“You should just stay in Kalubowila where you belong.”

Maybe she was right. He certainly didn’t want to belong in Fuzzels Lane even if Mumtaz’ parents were also his parents. What did it matter anymore, his sisters would never believe it. Mumtaz would roll around on the ground, clutching her ribs with laughter if he ever told her. He decided to change the subject.

“What time are Big Papa and your Dada coming back?”

He saw his sister retreat from herself. She stood up from sitting on the kitchen chair and slinked to her Big Mama’s tiny bed, where she felt safe from this question.

“How should I know?”

She turned away from him and started to pick at something on the cream colored bed sheet. Shine realized he asked the wrong question in an innocent attempt to argue about something else. The two of them knew and somehow didn’t know that they had far too much to hurt each other with even though they were only eleven and twelve years old.

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Gasping

you are with the remnants of a great wave,

sea foam

and there’s the sea spread out behind you

 

the sea that is your life

with all it’s colors

a mile or two

below the the surface

 

when the waters rock the boat

that has the strength of a raft

you and this white foam

are thrown onto sand

 

splintered, salty,

sad

wet

gasping

 

your life is the ocean

a place you cannot breathe.

 

A sheltered hibiscus

I wasn’t trying to be perturbed by his hairy, wide pot belly, or the dirt in his nails. The image only made me feel that way. I took shelter in his cramped shop from the rain. I thought then…

I should have stayed in the rain. 

The grey skies wept and wept that morning, and I had woken too late to catch the report on the radio. I had to rush. The interview wouldn’t wait for the rain. Until the text came in while I fidgeted on the bus.

Aisha, will have to meet you at 10am, the rain is holding me up

I exhaled relief as the congested bus jerked to a stop. I had time to dry off from running to the first bus stand, and maybe find a coffee stall, if anything was functioning on such a hazardous morning, that is. But the wolves in heaven growled, then huffed, then puffed. My dupatta wasn’t pinned to the kameez material on my shoulders. Nevermind the dupatta, I felt lighter than air, ready to be blown away. So I stepped into the shop, because it looked open for business.

Why did he have to look so menacing, hungry? Why was he sweating on such a windy, wet day? He watched me step in, I know he did. He smiled too, which made the acid in my empty stomach intensify.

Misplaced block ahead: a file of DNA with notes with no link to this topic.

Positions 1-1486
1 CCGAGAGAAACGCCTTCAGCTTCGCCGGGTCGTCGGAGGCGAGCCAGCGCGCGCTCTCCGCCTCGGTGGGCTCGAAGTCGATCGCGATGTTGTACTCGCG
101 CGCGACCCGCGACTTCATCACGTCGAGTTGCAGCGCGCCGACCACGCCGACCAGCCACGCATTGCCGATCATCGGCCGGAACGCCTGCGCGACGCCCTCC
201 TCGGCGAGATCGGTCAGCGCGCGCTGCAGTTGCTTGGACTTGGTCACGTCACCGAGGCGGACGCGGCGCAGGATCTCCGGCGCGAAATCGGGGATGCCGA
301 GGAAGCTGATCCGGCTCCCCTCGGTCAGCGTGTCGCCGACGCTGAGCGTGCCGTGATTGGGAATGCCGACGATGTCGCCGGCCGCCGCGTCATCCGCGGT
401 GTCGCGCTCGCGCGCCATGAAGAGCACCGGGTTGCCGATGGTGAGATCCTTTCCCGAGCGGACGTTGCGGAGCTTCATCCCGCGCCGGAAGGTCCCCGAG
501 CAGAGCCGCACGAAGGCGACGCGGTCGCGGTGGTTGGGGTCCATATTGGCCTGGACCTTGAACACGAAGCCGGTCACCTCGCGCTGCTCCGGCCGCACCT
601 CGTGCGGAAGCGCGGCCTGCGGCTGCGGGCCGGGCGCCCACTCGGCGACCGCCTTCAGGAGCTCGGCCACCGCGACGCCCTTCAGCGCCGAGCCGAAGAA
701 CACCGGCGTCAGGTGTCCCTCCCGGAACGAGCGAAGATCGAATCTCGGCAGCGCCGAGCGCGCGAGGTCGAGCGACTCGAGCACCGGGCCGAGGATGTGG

“Ridiculous, isn’t it, this rain? “

I nodded fast and turned to face the road so he wouldn’t think I wanted to continue with small talk, or any kind of talk, or acknowledgment.

This probably isn’t a good idea. 

If I have my back turned to him, I wouldn’t see an attack coming. I wasn’t so not street savvy. I studied most of the time, inside my two bedroom house. Turning to the side, resting my left elbow on the glass counter, I decided, was the angle at which I would not be ferociously attacked by this shirtless, fat, bald man in his dusty blue sarong. They never wear anything underneath. I shudder. From the cold and other fears.

“You are drenched, daughter. Should I get you a cloth or a towel or something? “

The cheeriness in voice escaped me, so did the concern. I only heard a rasp. I am not his daughter. Why do middle aged people want to own you by titling you as family?

“No. “

He let me by myself, quietly for some time, and retreated to the back room.

Where he could storing some kind of weapon, or some kind of chemical…

He came back out with something long and red in his hand. No, orange.

“I noticed you don’t have an umbrella or a rain coat. This is my wife’s umbrella. Use it. “

I took it.

Say thank you Aisha. 

“Thank you.”

“Don’t mention it, daughter. I woke up late today, opened up shop late too and I forgot to turn on the radio to listen to the weather report. These days come and go. Strange, uneven days. Don’t they.”

I nod, smiling. That’s when I get a look at what he has in the glass case of his shop. He’s a baker. His fingers are covered in a sticky film of dough, that’s what he smells like too. I wish he had a shirt on though. A wife beater, at least.

“I better get back to the kitchen. The rain will stop soon and customers will come in around lunch time. People get hungry for bread during the colder seasons. You take care now. ”

“I will bring the umbrella back. “

“You can if you want. I don’t think the wife will mind if you don’t though. “

I stayed a while, until the shower ceased. He wasn’t in the front to wish him a good day. I regret not smiling a little more, not doing a little something more to show my gratitude, because I never returned the umbrella. I hope his wife isn’t upset. She must have liked the hibiscus pattern on the rim. I do too.